This is a dangerous trend, and one I hope to play a part in breaking. Theology exists for the church, not the church for theology. This is the natural order of things, and I am convinced that it has been reversed in recent years.
One thing we desparately need in order to reverse this situation is pastors who know the entire breadth of Christian thought and its history; who can speak intelligently to the church and the world in our day and effectively combat the fragmentation of church and society.
But also, it is imperative that the locus for theologizing move back to the church. The primary place where theologizing is done has been the abstract world of the academy for far too long. In this situation, the theologizing of the church has come in one of two forms: either a trickle down of ideas originating in the academy, or a reaction against the academy. But in both cases, the academy has dictated the direction in which the theology of the church has moved. But history furnishes us with numerous examples for the rule that most of the best theologians (and by “best” I mean those who have had the most wide-ranging impact) are generally also pastors, so this situation is needless, not to mention very unhealthy.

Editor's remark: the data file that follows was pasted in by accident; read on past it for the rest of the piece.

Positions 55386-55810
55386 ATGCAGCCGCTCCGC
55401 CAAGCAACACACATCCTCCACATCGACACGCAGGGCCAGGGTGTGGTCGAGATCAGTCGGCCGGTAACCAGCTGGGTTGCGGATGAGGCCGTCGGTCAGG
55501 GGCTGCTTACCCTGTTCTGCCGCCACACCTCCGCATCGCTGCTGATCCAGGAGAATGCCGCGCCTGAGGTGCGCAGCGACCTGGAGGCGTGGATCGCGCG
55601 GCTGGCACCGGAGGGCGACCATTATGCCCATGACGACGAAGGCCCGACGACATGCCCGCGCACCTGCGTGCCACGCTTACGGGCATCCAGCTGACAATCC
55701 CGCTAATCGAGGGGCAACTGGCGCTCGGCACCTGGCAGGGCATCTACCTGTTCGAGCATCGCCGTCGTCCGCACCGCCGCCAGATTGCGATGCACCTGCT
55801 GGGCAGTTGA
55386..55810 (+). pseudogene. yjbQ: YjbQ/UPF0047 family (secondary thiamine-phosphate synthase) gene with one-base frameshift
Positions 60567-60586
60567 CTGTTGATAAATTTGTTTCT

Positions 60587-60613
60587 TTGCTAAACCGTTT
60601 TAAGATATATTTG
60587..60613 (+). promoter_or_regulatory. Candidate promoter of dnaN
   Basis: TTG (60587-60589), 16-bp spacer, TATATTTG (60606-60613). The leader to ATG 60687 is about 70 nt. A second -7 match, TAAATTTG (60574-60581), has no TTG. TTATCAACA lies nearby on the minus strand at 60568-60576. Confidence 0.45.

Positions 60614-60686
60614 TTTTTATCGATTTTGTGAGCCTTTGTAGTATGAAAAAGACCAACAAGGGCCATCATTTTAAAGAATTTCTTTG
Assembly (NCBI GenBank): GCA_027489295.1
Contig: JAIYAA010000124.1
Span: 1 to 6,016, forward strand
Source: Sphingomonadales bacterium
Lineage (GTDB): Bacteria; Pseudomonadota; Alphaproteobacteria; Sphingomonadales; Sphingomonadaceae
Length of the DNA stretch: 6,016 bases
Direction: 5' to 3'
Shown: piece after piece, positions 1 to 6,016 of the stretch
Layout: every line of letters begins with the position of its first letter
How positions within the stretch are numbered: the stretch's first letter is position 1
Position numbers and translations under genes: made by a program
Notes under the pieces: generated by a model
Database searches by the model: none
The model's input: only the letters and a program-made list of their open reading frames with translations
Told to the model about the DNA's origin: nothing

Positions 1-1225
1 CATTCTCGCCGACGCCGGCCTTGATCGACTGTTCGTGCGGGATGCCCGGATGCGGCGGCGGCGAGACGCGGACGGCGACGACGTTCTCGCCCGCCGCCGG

Thus, I don’t think it is too much of an overstatement to say that the professionalization of theology is a plague on the modern day American churches, and I am convinced that it has played perhaps the biggest role of all in the continual fracturing of the church in this country.
I am not the only one who has seen this. In fact, professional theologians themselves are pointing it out. E. Brooks Holifield, in his magisterial work Theology in America (New Haven: Yale, 2003) provides a very revealing assessment of the beginning of this phenomenon in the nineteenth century:
Presbyterians, both Old school and New, assumed leadership in the professionalizing of theology. As a full-time theologian who never held a position outside the academy, [Charles] Hodge joined the ranks of a new kind of American religious leadership. And as theology moved from the parishes to the seminaries, rivalries among the schools intensified theological disagreements. Princeton saw Andover, for instance, as dedicated to making ‘Old-School doctrines appear ridiculous and odious,’ and it viewed Yale as an enemy of orthodoxy. Old School seminaries competed also among themselves; the southerners at Union, Danville, and Columbia tried to ‘break the charm’ of Princeton’s ‘ascendancy,’ and northern ultraconservative kept Princeton on the defensive by threatening to create new schools whenever the Princeton faculty strayed. Other seminaries, including Auburn in New York, Lane in Ohio, and Union in New York City, became centers of New School thought arrayed against Old School institutions. (371-372)